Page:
The people who go in and insist on comparing a Cafe Gratitude pizza to say, Zachary's are going to have a hard time. I like to eat a lot of fresh raw vegetables in general - I like how they taste, the brightness of their flavor, and how I feel afterwards - but I do shift the way I think about a meal when I go into a living foods establishment. I don't go in looking for my coconut cream pie to be the pie I remember from when I was a kid, and last week when I had meatballs at Juliano's the didn't have the taste or texture of any meatball I can remember, but they were SO tasty....

 

sam
June 30, 2005

Heidi - I actually had it as part of I am Abundant like you. Mine didn't have any mushrooms either despite their mention on the menu. I think they had just remade a batch because initially they said they'd run out. Maybe they whipped up another batch too hastily.
I don't actually like the Abundant plate. After a while it is too rich for me, which is a problem I find with a lot of raw food when it uses heavy grains, oil and nuts, avocado, garlic and coconut to make stuff tasty. I like it initially, but can't take too much of it, that's all.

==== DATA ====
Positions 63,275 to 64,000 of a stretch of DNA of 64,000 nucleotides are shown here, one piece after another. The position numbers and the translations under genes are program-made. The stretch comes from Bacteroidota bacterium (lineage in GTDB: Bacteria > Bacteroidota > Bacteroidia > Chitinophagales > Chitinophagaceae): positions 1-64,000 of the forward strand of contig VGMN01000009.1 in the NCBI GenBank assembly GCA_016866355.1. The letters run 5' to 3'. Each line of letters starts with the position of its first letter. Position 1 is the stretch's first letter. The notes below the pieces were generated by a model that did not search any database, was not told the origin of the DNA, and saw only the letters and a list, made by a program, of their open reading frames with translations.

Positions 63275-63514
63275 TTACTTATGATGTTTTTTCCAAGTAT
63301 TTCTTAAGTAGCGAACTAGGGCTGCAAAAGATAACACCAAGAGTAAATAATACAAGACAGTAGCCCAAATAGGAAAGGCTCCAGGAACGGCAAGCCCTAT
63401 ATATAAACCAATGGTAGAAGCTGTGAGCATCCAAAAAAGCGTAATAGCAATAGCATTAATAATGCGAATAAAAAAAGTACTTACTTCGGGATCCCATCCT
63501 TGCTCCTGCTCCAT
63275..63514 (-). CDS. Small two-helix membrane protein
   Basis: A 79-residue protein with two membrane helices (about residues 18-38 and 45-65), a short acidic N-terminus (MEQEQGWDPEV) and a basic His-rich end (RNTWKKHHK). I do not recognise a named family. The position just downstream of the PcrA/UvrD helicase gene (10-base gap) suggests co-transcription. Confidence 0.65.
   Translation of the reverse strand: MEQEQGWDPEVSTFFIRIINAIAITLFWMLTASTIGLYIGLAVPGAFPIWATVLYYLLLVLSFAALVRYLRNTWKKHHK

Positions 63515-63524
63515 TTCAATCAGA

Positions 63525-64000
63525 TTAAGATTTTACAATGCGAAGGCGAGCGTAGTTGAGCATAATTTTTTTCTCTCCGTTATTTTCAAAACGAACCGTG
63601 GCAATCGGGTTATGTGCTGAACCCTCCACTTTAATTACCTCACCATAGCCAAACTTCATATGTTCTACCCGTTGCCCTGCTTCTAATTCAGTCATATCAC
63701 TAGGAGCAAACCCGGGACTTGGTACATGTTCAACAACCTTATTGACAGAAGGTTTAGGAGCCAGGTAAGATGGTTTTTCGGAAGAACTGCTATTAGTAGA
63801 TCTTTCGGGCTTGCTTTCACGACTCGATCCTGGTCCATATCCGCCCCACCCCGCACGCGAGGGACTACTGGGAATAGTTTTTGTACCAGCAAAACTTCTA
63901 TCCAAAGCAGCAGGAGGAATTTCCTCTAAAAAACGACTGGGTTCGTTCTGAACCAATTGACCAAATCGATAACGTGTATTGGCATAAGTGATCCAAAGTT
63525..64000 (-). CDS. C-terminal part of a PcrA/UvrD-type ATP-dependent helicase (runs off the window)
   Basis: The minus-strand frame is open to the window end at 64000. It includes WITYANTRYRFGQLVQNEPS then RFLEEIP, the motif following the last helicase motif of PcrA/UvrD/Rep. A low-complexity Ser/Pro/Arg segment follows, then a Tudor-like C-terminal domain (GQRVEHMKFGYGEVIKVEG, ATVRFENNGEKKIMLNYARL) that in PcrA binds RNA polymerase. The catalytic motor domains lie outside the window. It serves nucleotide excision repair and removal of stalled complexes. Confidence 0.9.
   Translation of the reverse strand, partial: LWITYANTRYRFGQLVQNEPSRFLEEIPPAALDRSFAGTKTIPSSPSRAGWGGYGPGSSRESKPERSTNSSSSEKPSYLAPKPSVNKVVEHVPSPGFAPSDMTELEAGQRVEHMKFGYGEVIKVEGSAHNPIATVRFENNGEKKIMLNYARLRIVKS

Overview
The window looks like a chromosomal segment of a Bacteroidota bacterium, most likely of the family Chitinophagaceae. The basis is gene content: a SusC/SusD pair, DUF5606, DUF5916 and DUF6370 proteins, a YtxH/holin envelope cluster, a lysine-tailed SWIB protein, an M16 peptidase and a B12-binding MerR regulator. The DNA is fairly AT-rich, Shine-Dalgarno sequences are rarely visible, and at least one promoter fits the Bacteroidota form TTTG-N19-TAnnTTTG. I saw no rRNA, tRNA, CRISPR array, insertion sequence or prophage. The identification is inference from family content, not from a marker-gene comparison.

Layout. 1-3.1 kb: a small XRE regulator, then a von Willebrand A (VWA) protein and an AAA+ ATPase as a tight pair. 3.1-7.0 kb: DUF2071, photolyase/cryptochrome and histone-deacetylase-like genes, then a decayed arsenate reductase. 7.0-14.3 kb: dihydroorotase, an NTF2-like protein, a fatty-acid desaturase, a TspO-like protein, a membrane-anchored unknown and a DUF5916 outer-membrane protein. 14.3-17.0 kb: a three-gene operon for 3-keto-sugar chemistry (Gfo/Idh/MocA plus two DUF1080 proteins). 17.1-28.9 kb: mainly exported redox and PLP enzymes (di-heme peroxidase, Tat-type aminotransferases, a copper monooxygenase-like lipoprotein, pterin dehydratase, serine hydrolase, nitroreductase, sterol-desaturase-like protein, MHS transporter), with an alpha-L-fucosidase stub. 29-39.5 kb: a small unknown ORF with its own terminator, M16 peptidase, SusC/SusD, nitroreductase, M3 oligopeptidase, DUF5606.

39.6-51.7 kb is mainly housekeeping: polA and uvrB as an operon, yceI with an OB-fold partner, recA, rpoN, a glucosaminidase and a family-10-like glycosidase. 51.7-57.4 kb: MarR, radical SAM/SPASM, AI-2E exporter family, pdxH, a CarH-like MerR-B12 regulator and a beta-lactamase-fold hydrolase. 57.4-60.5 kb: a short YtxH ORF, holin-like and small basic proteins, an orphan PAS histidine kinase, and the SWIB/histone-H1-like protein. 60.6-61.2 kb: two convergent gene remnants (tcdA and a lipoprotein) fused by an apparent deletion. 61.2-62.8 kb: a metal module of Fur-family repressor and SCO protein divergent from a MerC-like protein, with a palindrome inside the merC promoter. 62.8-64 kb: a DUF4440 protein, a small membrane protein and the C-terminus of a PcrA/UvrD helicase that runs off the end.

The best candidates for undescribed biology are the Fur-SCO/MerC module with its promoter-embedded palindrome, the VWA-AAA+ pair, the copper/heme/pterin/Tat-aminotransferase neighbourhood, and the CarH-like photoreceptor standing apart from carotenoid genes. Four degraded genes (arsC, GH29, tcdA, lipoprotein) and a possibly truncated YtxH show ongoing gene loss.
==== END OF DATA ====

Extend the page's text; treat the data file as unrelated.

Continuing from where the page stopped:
I do find the raw movement interesting, but couldn't do it too often. Plus - because the preperation is time consuming - it seems like raw food can be a bit on the pricey side. By the time I visited Roxanne's the tasting menu was $100 pp as I recall. Myabe I am remembering wrong.

I used to be a vegan - so I am kind of into the idea of making something fabulous from vegetables alone. Have you checked in on Culiblog?

http://www.culiblog.org/